LACO partnership gives students a glimpse at professional auditions
"It’s very important that we are educating and preparing our future musicians to come into an orchestral job."
Over the course of their college careers, USC Thornton students invest countless hours into refining and improving their skills as musicians and performers in the hopes of landing an orchestral position or high-profile gig upon graduating. Yet, for all the work that completing a music degree demands, it’s no match for the anxiety-inducing stakes of a professional audition.
“Auditions in the real world can be won and lost by literally one measure of one excerpt,” said Strings faculty Margaret Batjer. “There’s nothing like being in a professional situation as a student to fully understand what the audition experience entails.”
When Batjer and her colleagues realized the enormous potential of introducing their students to the professional audition model — in which musicians perform anonymously to a panel of judges from behind a screen — they set out to develop a program that would directly immerse students into the audition world.
This led to the creation of the Los Angeles Chamber Orchestra (LACO) -USC Thornton Strings Mentorship Program — a unique partnership between LACO and the Thornton Strings Program that organizes a mock orchestral audition for student violists, cellists, double bass players and violinists. (Batjer also currently serves as LACO’s Concertmaster.)
“The idea came about through Midori Goto, the chair of our department,” Batjer explained. “She really wanted to incorporate a professional situation into the curriculum. The kind of preparation that students do for this program prepares them for the types of auditions they’ll be taking in a matter of years. ”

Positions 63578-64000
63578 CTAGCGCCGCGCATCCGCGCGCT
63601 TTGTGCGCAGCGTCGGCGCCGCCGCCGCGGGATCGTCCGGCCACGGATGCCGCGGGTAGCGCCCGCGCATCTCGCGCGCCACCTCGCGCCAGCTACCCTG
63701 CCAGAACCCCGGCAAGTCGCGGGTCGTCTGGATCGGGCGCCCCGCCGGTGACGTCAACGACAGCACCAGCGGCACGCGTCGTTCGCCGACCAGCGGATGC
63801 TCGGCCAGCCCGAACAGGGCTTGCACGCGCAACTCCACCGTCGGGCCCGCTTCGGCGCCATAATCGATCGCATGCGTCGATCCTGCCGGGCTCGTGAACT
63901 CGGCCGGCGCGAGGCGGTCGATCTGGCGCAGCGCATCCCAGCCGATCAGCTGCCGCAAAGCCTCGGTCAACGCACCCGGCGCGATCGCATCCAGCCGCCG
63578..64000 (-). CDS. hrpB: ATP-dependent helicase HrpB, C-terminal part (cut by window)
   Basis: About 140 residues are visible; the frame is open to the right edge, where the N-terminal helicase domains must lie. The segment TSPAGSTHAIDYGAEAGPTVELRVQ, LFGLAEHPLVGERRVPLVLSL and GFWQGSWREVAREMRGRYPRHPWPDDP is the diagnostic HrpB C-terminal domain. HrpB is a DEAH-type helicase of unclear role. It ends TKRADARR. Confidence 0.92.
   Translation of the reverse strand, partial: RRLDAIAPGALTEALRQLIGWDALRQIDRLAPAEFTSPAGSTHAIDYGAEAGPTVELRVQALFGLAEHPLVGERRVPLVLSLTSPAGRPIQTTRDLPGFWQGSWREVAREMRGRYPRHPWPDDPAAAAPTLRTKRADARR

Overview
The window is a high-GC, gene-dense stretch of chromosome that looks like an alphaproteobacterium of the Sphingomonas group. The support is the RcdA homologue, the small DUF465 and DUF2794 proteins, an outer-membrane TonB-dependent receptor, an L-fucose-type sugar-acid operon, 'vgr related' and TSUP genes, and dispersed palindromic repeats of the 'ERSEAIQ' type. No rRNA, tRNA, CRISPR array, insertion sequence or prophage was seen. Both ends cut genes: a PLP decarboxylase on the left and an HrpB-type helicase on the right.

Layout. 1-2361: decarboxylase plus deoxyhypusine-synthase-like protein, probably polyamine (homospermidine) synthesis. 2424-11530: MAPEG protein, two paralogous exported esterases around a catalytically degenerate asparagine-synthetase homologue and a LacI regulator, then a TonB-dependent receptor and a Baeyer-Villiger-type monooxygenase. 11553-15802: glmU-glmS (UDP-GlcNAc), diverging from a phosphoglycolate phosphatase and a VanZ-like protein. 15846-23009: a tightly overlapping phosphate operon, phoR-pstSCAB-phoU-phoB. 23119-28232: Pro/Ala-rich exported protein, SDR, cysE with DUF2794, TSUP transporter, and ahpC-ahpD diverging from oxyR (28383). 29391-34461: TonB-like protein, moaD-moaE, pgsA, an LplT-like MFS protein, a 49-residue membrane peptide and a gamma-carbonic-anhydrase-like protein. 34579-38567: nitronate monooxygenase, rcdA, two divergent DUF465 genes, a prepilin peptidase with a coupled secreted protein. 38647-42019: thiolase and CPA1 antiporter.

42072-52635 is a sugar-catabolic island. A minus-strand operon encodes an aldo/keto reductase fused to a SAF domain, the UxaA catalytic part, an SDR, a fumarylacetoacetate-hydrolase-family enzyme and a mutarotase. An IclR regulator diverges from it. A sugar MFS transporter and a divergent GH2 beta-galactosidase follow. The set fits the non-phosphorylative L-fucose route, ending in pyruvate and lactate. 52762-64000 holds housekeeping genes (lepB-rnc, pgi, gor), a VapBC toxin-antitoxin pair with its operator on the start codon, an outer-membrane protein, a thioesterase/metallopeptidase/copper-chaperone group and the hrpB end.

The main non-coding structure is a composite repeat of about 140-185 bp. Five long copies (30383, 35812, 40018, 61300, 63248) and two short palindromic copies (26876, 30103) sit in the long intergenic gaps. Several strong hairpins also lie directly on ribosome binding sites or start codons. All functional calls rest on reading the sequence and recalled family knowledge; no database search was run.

Now in its fourth year, the LACO-USC Thornton Strings Mentorship Program recently named Kenneth Liao, a junior majoring in Violin Performance who currently serves as co-concertmaster for both the Thornton Symphony and Thornton Chamber Orchestra, the winner of this year’s competition.
As this year’s winner, Liao performed as part of LACO’s first violin section during two concerts with the orchestra in late April. He was also mentored for the performance directly by Batjer.
“I’m really lucky that the concertmaster of LACO is at our school,” said Liao. “It’s very helpful that she’s so easy to reach and very willing to help. I had never played as a part of a professional ensemble before, and the environment felt very different than it does at school. The lessons with Margaret really gave me an idea of how she and LACO’s conductor want the music to be played.”
Batjer, who served as a judge for this year’s auditions, commented that Liao’s performance was the most consistent of any student in the competition.
“I felt his was the finest audition by far this year,” she shared. “There were a lot of very fine players, and it always comes down to a couple that really stand out. We don’t expect the same level of perfection that we do in our regular auditions, but I was so impressed with Kenneth’s level of preparation.”
Despite his stellar performance, Liao admits that the mock audition process can be intimidating to musicians who have never performed for judges from behind a screen.
“It’s very uncomfortable,” he explained. “You know someone’s there, and you know they’re listening — but you can’t really perform how you would in front of an audience.”
Both Liao and Batjer agree that the LACO-USC Thornton Strings Mentorship Program is a vital component in preparing students for successful careers after college.
“I think it’s a really good partnership that goes on between Thornton and LACO,” said Liao. “I took a professional audition a few weeks ago, and it was actually behind a screen. I feel like the LACO audition helped me really get better at playing orchestral repertoire in that way, and I was prepared for this professional audition because of it.”
“I’m proud of the program,” said Batjer. “It’s a really unique situation for our students, and I’m privileged to be a part of it. It’s very important that we are educating and preparing our future musicians to come into an orchestral job and have at least a clue of what that entails.”
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